We are all fallible and have our own weaknesses and peculiarities. How would you want this person to treat you? There is healing for everyone at the cross of Christ.

Sometimes, people are unaware of God’s grace, and He gives us opportunities to give them unconditional love, patience, security and friendship to model God’s character to them. His plan for this relationship may be for us to help heal the deep wounds within their soul.

Prayer:

Father God, You create everyone in Your image. We are all unlovable until You redeem us (Ephesians 1:7). In fact, You loved us while we were still sinners (Romans 5:8). Teach us that when we allow Your Agape love to flow through us to someone else, it is hard to stay angry at them or to consider them worthless.

Remind us to pray for them and to look for opportunities to bless them. You may just use this individual to bless us in some way too, if we look beyond the aspects of their life which irritate or hurt us, and love them anyway.

Thought for the Day:

Don’t throw people away, because God wants us to use our freedom in Him to love and serve one another, just as He died for and blesses us. – Galatians 5:13

Opposites Attract

God made men and women with differences. We compliment each other’s weaknesses with our individual strengths. We serve in different functions in our union, which enhances our productivity. Men and women actually have the same basic needs, but we want them provided for in different ways. Sadly, these differences often drive a wedge between two people.

When a woman thinks of romance, she envisions sweet gestures, thoughtful gifts and romantic words. They want focused attention and help around the house. When a man thinks of romance, he pictures a trip together to the sporting goods store, or the fishing hole or the hockey game. Many men believe that “bringing home the bacon” is enough work for one person and they resent family expectations.

Women want their man to look nice; but whether he is in jeans or a fine suit, it does not really matter. Most men like their women to look like a supermodel. They do not want their wife walking around with uncombed hair and no make-up, or in a tattered t-shirt and jeans. Men appreciate it when women make an effort to look and smell their best.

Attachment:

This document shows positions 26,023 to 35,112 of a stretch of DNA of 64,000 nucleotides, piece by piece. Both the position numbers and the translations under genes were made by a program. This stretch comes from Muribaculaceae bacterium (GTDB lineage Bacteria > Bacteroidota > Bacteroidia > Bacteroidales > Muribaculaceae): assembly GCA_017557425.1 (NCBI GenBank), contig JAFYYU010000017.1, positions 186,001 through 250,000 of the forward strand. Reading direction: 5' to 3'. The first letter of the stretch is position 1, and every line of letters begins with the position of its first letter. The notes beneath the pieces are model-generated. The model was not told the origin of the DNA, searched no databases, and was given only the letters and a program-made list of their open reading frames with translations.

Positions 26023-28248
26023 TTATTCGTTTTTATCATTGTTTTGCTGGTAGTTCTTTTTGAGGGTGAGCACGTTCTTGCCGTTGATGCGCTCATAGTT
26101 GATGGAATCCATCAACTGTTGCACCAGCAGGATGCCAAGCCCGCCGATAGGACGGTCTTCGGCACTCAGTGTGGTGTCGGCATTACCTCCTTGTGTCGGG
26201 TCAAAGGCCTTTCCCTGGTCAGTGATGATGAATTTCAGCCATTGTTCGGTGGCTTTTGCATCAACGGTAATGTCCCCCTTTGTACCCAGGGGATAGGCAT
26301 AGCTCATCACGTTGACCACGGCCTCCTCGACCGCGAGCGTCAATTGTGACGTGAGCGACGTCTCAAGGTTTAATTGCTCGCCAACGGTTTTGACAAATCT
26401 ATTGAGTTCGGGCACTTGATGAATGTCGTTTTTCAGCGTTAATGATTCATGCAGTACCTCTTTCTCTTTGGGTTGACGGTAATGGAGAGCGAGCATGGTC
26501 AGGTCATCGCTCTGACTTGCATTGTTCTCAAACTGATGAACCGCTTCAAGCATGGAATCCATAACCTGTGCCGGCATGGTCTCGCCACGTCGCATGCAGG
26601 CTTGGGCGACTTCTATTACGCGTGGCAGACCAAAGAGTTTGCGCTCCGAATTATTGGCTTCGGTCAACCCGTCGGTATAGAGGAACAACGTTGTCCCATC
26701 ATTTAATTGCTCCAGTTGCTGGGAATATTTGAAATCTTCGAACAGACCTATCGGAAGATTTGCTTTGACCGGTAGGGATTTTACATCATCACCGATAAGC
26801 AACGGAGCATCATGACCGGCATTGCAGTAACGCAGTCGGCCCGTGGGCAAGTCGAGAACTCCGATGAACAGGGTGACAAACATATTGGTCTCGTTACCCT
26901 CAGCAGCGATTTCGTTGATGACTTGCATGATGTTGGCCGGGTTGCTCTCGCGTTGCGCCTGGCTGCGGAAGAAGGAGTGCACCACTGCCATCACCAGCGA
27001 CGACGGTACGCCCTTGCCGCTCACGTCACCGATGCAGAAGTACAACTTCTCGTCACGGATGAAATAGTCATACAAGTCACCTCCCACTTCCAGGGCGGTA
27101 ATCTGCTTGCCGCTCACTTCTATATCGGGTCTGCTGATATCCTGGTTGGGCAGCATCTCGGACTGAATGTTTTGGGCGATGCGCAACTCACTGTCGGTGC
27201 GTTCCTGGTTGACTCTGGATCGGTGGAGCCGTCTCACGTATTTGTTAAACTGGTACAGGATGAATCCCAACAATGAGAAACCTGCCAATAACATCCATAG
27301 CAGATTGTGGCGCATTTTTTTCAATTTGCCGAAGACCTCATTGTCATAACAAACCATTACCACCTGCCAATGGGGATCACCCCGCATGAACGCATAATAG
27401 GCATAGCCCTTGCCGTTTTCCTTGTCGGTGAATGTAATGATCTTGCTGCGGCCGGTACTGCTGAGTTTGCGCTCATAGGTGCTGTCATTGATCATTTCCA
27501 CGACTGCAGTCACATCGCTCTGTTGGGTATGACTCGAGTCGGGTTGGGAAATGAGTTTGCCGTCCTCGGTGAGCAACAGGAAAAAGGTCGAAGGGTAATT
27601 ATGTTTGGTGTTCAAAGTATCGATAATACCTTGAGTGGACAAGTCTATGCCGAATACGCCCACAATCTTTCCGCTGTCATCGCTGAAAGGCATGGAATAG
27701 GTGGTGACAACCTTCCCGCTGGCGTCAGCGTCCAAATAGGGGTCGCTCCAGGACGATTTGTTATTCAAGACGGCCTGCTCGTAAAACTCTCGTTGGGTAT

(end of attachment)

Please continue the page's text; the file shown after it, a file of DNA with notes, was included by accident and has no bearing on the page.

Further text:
There are exceptions, but women usually find it easier to express their feelings and to communicate what they need and want. Many men find it hard to communicate. It is easier for them to show their love than to say it. Some even bottle up their feelings and an avalanche of accumulated resentment finally buries their love. The couple ends up frustrated and growing apart.

As virtual strangers, the only hope we have is for both genders to honestly communicate with each other and to volunteer how we feel and what we need rather than to keep our partner guessing. We can ask our mate to stop doing something that offends us, to start doing something we are failing to receive or to change the way we both do things and to serve one another as Christ serves the church (Galatians 5:13).

Prayer:
Father God, You are preparing us as the Bride of Christ. We are learning Jesus’ character and how to communicate with Him on an intimate basis. Our love for Him grows with each passing day and we honestly share with Him what we think and how we feel. Help us to do this same thing with one another. This will improve our relationship and prevent many divorces. Remind us to pray, praise and worship together.

Thought for the Day:
One way to create a mutually edifying relationship is to learn how to communicate your feelings and needs effectively.

Inner Transformation

God promises never to leave us nor to forsake us (Deuteronomy 31:6). When He seems distant, it is because we have drifted away from Him, not that He left us. Mental knowledge about God cannot compare with knowledge of God in a personal, spiritual relationship (John 17:3). This intimacy transforms us from glory to glory (2 Corinthians 3:18).